Ex-minister told lies over flawed green scheme, says DUP head of press
The DUP's director of communications has accused a former ministerial colleague of telling lies about the handling of Northern Ireland's flawed green energy scheme.
John Robinson made the claim about ex-DUP Enterprise Minister Jonathan Bell.
He was speaking at the inquiry into the Renewable Heat Incentive (RHI) scheme.
It was set up in 2012 to encourage uptake of eco-friendly heat systems, but overgenerous fuel subsidies left NI taxpayers with a £490m bill.
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The scheme's failings led to the establishment of a public inquiry in January 2017.
It was during that time that Mr Bell named Mr Robinson in the NI Assembly as one of two DUP advisers who wanted to delay cost controls to the scheme because their families had "extensive interests in the poultry sector".
Poultry farmers made up the majority of RHI claimants.
Mr Robinson told the inquiry that Mr Bell's claim was completely untrue.
He said none of his immediate family had boilers and that when he was named by Mr Bell, he was "as shocked as anyone".
He told the panel the claim was "hurtful" and that it catapulted his family into a media spotlight they did not deserve.
"Jonathan told lies, he knows he told lies and I'll just leave it at that," he said.
Although none of his immediate family are on the RHI scheme, Mr Robinson's father-in-law is a claimant, having applied in August 2015.
'Conflict of interest'
Mr Robinson said he did not discuss the RHI scheme with his father-in-law and that neither he nor his wife had any role or benefit in his in-laws' farming business.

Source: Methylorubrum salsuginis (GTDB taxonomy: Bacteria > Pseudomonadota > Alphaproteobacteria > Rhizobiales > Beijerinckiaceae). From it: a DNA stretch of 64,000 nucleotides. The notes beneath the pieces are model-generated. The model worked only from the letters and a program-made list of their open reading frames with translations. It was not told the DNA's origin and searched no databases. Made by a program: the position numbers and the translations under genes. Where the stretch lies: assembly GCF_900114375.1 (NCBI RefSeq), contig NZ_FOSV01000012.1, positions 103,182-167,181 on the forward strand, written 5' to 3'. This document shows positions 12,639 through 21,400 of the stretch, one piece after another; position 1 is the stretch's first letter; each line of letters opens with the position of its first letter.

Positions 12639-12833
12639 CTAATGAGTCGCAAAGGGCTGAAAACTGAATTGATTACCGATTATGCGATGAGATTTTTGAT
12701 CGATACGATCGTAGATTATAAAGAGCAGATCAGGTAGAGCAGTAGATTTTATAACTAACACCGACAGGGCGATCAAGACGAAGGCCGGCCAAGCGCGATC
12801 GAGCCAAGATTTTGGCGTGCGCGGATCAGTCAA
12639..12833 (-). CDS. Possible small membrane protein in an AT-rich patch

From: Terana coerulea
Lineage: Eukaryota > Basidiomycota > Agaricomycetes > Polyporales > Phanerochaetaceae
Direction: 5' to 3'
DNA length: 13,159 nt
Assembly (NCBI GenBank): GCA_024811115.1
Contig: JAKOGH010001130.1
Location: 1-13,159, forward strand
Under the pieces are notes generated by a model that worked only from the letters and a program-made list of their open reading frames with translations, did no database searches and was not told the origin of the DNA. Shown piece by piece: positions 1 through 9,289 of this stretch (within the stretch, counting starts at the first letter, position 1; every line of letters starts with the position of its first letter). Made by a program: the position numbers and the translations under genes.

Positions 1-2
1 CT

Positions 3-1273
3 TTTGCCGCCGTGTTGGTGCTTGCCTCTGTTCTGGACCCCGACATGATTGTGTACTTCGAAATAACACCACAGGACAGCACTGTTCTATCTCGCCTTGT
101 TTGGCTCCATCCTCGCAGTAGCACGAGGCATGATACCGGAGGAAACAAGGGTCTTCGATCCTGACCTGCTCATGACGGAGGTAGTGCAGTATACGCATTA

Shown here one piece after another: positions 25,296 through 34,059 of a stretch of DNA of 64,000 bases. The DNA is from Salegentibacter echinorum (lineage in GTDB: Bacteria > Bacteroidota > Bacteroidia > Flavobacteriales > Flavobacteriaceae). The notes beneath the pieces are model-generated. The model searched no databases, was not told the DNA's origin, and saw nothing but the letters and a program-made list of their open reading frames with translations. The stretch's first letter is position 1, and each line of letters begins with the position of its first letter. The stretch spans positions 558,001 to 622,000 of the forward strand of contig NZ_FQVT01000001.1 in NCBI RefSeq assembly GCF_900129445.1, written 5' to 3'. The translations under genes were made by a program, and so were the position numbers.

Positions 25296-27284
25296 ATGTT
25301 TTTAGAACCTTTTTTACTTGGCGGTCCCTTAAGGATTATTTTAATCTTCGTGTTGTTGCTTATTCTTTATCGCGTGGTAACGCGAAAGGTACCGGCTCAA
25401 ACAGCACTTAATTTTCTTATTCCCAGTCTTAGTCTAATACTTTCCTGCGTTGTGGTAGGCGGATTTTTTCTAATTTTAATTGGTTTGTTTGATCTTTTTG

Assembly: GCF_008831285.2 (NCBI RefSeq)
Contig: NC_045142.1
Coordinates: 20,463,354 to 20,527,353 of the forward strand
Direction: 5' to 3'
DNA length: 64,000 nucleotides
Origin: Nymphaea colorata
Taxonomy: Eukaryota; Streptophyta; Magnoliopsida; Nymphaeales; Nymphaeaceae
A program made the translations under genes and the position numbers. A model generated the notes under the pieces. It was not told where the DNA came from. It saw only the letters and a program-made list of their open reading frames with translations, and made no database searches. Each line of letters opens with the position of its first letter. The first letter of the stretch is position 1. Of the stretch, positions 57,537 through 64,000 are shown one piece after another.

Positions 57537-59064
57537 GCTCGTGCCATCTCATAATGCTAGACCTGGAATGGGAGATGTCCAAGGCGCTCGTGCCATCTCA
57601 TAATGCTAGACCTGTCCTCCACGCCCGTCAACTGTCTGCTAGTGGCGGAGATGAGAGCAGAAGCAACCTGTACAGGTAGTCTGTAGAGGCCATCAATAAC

In his witness statement, published on Tuesday, Mr Robinson said he "regretted" not seeking an opportunity to make his party aware of his relatives' connection to the scheme earlier.
"I accept that some may have perceived this as a conflict of interest with my work as a special adviser," he added.
He was asked about that perceived conflict of interest at the inquiry on Wednesday.
By the time Mr Robinson came to work in the economy department as a special adviser in May 2016, the scheme had been closed - but officials were still working to address the huge budgetary overspend.
Mr Robinson said he regretted not signing a written declaration of interest when he first told then Economy Minister Simon Hamilton about his father-in-law's link to the scheme in July 2016.
Mr Robinson said he and Mr Hamilton decided that as he was not a decision-maker, it was not necessary to take any further steps such as informing the civil service.
He said that was a mistake, and had he taken further steps he would have been in a "a much more defensible position" when the media asked him questions about his links to the scheme.
The inquiry also heard there was no mechanism for an adviser to make a declaration of interest until the form was created in December 2016.
Inquiry counsel Donal Lunny asked Mr Robinson if he could see the potential for a perceived conflict of interest.
Mr Robinson said he could, but added that he had no knowledge of RHI.
After his family connection to the scheme became public knowledge, Mr Robinson stepped aside from advising Simon Hamilton on RHI issues.
Mr Lunny put it to Mr Robinson that he only stood aside on RHI matters when the story broke to attempt to address building "political pressure", rather than the perceived conflict of interest.